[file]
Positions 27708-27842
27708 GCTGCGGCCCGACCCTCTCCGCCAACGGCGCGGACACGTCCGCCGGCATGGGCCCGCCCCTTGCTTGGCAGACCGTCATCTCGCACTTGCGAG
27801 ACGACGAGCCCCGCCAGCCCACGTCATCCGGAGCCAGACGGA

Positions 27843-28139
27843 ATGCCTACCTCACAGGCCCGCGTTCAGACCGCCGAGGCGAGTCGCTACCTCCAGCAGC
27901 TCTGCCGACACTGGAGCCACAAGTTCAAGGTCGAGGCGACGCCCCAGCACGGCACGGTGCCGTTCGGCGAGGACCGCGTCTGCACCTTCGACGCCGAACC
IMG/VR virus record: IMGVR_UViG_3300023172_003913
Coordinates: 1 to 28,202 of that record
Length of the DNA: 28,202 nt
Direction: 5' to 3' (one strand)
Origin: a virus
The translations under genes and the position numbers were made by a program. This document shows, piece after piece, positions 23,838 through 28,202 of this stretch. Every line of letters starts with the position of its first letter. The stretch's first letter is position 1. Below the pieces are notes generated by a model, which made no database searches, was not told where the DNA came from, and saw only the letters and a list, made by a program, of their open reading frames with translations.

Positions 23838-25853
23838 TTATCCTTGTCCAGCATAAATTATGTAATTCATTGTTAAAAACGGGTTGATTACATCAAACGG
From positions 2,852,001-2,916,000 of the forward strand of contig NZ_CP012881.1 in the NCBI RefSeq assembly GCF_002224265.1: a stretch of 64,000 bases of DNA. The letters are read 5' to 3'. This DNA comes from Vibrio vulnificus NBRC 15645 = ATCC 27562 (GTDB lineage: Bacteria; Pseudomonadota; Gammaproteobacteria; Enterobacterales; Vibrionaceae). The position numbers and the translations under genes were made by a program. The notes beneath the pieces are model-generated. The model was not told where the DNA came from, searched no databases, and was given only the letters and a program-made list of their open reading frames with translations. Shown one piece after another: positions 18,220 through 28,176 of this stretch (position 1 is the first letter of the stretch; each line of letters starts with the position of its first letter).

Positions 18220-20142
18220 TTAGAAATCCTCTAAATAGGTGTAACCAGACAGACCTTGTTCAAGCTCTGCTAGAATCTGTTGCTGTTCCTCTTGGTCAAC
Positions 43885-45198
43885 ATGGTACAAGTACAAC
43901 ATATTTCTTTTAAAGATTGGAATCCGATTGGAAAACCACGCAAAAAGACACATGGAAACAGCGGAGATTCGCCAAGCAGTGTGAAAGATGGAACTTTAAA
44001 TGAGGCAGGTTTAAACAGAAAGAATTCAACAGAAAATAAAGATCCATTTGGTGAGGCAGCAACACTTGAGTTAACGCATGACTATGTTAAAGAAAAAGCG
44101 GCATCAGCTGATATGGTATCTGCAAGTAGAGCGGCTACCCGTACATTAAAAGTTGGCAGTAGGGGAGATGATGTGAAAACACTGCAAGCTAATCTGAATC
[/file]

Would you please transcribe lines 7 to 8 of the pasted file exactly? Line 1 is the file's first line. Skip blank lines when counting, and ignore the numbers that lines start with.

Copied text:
IMG/VR virus record: IMGVR_UViG_3300023172_003913
Coordinates: 1 to 28,202 of that record